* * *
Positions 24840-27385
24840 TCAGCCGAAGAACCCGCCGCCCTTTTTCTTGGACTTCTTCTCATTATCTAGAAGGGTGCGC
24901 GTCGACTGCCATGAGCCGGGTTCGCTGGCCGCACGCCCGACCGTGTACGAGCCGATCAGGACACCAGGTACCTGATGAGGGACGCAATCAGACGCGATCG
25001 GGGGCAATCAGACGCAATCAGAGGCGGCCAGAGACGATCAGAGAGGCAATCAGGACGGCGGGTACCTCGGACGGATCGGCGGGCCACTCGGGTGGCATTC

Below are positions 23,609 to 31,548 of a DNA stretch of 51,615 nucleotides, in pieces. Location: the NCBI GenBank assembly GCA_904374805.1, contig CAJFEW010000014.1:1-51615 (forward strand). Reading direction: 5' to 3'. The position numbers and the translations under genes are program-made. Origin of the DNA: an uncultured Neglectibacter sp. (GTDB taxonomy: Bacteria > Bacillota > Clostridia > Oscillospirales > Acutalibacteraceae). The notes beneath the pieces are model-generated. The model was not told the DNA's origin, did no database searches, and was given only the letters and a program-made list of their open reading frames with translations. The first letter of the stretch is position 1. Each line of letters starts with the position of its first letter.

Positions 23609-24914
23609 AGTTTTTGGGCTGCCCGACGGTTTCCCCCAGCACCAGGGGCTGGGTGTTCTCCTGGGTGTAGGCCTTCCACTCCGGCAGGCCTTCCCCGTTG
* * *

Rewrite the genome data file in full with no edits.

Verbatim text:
Positions 24840-27385
24840 TCAGCCGAAGAACCCGCCGCCCTTTTTCTTGGACTTCTTCTCATTATCTAGAAGGGTGCGC
24901 GTCGACTGCCATGAGCCGGGTTCGCTGGCCGCACGCCCGACCGTGTACGAGCCGATCAGGACACCAGGTACCTGATGAGGGACGCAATCAGACGCGATCG
25001 GGGGCAATCAGACGCAATCAGAGGCGGCCAGAGACGATCAGAGAGGCAATCAGGACGGCGGGTACCTCGGACGGATCGGCGGGCCACTCGGGTGGCATTC

Below are positions 23,609 to 31,548 of a DNA stretch of 51,615 nucleotides, in pieces. Location: the NCBI GenBank assembly GCA_904374805.1, contig CAJFEW010000014.1:1-51615 (forward strand). Reading direction: 5' to 3'. The position numbers and the translations under genes are program-made. Origin of the DNA: an uncultured Neglectibacter sp. (GTDB taxonomy: Bacteria > Bacillota > Clostridia > Oscillospirales > Acutalibacteraceae). The notes beneath the pieces are model-generated. The model was not told the DNA's origin, did no database searches, and was given only the letters and a program-made list of their open reading frames with translations. The first letter of the stretch is position 1. Each line of letters starts with the position of its first letter.

Positions 23609-24914
23609 AGTTTTTGGGCTGCCCGACGGTTTCCCCCAGCACCAGGGGCTGGGTGTTCTCCTGGGTGTAGGCCTTCCACTCCGGCAGGCCTTCCCCGTTG